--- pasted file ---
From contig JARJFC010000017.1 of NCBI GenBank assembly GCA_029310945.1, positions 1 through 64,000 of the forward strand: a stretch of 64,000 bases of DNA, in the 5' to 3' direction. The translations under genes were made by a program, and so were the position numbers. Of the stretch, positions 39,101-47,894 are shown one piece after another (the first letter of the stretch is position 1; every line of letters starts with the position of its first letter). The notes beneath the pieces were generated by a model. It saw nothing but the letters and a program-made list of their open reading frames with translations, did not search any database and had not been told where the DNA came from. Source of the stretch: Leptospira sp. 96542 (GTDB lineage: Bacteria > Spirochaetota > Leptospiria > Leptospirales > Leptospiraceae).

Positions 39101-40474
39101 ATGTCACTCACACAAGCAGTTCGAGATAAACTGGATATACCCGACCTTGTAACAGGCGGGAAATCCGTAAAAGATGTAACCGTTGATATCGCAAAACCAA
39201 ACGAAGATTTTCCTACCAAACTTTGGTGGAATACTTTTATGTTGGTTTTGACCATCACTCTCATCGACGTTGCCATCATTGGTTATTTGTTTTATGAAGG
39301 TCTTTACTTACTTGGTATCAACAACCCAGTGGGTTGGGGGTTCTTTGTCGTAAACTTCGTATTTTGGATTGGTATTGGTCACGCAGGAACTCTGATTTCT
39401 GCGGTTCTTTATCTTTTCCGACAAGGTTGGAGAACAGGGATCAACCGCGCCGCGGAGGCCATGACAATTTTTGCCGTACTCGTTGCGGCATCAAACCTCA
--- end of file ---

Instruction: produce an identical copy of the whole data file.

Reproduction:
From contig JARJFC010000017.1 of NCBI GenBank assembly GCA_029310945.1, positions 1 through 64,000 of the forward strand: a stretch of 64,000 bases of DNA, in the 5' to 3' direction. The translations under genes were made by a program, and so were the position numbers. Of the stretch, positions 39,101-47,894 are shown one piece after another (the first letter of the stretch is position 1; every line of letters starts with the position of its first letter). The notes beneath the pieces were generated by a model. It saw nothing but the letters and a program-made list of their open reading frames with translations, did not search any database and had not been told where the DNA came from. Source of the stretch: Leptospira sp. 96542 (GTDB lineage: Bacteria > Spirochaetota > Leptospiria > Leptospirales > Leptospiraceae).

Positions 39101-40474
39101 ATGTCACTCACACAAGCAGTTCGAGATAAACTGGATATACCCGACCTTGTAACAGGCGGGAAATCCGTAAAAGATGTAACCGTTGATATCGCAAAACCAA
39201 ACGAAGATTTTCCTACCAAACTTTGGTGGAATACTTTTATGTTGGTTTTGACCATCACTCTCATCGACGTTGCCATCATTGGTTATTTGTTTTATGAAGG
39301 TCTTTACTTACTTGGTATCAACAACCCAGTGGGTTGGGGGTTCTTTGTCGTAAACTTCGTATTTTGGATTGGTATTGGTCACGCAGGAACTCTGATTTCT
39401 GCGGTTCTTTATCTTTTCCGACAAGGTTGGAGAACAGGGATCAACCGCGCCGCGGAGGCCATGACAATTTTTGCCGTACTCGTTGCGGCATCAAACCTCA